After breakfast, visit to the Nativity Church, the oldest standing church in the Holy Land. Originally built by Constantine's mother in the 4th century, the church was rebuilt by the Emperor Justinian around 530AD. After, visit to the Grotto of St Jerome. Transfer by bus and stop at the Herodium, one of king Herod’s fortresses, built on the location of his victory over Antigonus in 40 BC. Constructed over a small pre-existing hill, the Herodium was a fortress for Herod to quickly flee to from Jerusalem and a luxurious palace for his enjoyment. It was also the place that Herod chose to be buried. His tomb was discovered by archaeologist Ehud Netzer in 2007. After the visit, transfer to Jerusalem. Stop at Mount of Olives, an important feature in Jerusalem's landscape and one of the main burial grounds for the city from the 3rd millennium B.C. until the present. Introduction to the Old City of Jerusalem. Descent from the Mt of Olives; visit to the Church Dominus Flevit(1955) that commemorates the Lord's weeping over Jerusalem (Luke 19:41). Excavations during construction of the church uncovered a number of ossuaries (bone boxes) from the time of Jesus with numerous inscriptions. After the visit, stop at the Garden of Gethsemane, located by early Christian pilgrims at the bottom of the slope of Mt of Olives, opposite the Temple Mount. Visit to the Church of All Nations. Transfer by bus to the church of St Peter in Gallicantum. Dinner and overnight at the hotel in Bethlehem.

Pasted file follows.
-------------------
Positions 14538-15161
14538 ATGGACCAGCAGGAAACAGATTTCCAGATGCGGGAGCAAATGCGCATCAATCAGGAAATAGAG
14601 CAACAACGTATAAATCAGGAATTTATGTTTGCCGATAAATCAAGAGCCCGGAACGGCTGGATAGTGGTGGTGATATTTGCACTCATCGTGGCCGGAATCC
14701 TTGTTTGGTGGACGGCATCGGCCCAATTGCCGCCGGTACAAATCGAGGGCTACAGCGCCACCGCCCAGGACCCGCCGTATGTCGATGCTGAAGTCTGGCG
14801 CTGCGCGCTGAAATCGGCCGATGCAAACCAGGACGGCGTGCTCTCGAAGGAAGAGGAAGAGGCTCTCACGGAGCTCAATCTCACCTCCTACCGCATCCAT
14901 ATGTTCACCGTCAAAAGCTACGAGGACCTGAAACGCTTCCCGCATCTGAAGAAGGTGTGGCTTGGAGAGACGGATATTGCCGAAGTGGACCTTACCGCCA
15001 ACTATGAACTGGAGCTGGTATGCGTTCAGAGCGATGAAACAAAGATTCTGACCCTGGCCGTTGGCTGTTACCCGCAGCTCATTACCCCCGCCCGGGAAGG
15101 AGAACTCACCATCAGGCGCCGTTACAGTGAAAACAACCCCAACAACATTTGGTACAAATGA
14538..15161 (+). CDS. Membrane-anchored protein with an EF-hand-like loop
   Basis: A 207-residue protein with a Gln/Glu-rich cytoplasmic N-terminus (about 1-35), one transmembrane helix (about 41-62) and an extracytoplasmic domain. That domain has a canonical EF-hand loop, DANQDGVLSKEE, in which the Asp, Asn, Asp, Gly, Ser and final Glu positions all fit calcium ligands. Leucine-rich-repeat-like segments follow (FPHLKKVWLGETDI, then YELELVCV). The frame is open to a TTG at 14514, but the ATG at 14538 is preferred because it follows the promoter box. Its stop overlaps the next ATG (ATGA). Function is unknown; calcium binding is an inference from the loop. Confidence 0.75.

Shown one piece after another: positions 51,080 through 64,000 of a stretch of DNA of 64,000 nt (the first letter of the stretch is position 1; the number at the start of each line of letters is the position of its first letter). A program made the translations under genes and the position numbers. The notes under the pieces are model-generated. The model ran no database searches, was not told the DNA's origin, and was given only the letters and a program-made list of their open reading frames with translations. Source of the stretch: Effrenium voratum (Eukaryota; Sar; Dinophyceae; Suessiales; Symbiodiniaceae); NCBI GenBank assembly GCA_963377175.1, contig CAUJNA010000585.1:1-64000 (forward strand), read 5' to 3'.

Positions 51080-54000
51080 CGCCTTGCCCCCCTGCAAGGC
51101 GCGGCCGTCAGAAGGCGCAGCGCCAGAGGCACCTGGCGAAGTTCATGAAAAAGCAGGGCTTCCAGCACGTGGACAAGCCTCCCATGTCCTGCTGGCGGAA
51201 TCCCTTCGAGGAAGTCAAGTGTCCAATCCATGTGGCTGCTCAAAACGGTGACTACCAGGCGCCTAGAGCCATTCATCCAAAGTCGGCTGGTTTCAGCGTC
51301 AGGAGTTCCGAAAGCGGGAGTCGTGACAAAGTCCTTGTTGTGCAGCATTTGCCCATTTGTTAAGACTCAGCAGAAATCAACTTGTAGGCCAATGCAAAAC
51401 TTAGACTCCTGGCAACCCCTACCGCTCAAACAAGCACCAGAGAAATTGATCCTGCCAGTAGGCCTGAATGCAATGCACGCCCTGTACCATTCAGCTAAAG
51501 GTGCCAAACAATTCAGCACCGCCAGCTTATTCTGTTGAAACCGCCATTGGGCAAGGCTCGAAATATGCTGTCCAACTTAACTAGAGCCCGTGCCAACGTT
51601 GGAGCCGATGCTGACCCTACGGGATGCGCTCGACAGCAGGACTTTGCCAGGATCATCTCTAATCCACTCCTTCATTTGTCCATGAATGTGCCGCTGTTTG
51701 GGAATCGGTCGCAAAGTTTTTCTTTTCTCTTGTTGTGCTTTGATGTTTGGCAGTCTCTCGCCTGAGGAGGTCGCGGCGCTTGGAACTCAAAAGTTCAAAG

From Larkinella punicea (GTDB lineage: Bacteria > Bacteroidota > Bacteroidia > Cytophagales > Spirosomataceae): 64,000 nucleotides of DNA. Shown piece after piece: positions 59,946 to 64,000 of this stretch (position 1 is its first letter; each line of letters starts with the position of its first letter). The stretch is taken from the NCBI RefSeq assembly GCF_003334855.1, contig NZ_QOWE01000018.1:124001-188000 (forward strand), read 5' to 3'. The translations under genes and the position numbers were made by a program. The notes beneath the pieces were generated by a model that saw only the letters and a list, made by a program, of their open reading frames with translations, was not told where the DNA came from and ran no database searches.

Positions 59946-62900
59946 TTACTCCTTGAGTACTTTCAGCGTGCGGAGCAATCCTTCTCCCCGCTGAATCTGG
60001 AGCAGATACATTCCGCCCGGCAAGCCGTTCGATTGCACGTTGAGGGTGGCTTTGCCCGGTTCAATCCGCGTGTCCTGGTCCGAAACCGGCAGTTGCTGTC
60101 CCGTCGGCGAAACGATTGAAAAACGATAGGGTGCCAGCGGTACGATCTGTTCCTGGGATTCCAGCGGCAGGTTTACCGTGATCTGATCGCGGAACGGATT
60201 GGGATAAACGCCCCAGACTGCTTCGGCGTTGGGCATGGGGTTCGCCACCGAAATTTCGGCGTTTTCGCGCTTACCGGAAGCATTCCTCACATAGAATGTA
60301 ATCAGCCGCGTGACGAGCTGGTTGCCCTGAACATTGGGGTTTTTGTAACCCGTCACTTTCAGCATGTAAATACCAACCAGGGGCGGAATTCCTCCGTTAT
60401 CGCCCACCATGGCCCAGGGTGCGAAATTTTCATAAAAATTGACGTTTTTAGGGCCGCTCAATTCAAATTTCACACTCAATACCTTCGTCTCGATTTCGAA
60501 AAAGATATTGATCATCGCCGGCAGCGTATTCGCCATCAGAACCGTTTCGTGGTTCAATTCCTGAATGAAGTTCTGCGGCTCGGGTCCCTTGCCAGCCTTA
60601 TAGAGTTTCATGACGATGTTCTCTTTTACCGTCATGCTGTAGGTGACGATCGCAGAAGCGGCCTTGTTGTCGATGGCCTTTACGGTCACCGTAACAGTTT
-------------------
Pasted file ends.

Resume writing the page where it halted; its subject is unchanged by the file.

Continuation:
Bethlehem –Jerusalem – Bethlehem.
After breakfast, transfer by bus to Jerusalem. Visit to the Esplanade, built atop the earlier location of the Temple, with its beautiful Dome of the Rock, erected by the Muslim ruler Abd el-Malik in 688-691. After, stop at the evocative Western Wall, built by Herod the Great in the first century BC as the retaining wall of the Temple Mount complex, today most holy place accessible to the Jewish people. After, walk through the Jewish Quarterwith a stop at the Roman Cardo, uncovered by Nahman Avigad's team in the 1970s. The Cardo was Roman Jerusalem's main street, the town's commercial center during antiquity and also the main thoroughfare of Byzantine Jerusalem, serving both residents and pilgrims. Transfer by bus to St Stephen’s Gate. Walking through the Way of the Cross, followed by a visit to the Holy Sepulcher, a complex combination of Byzantine and Medieval architecture. Dinner and overnight at the hotel in Bethlehem. After supper, in preparation to the visit to the Herodium, (optional) video-documentary: The Bible Unearthed – The Book.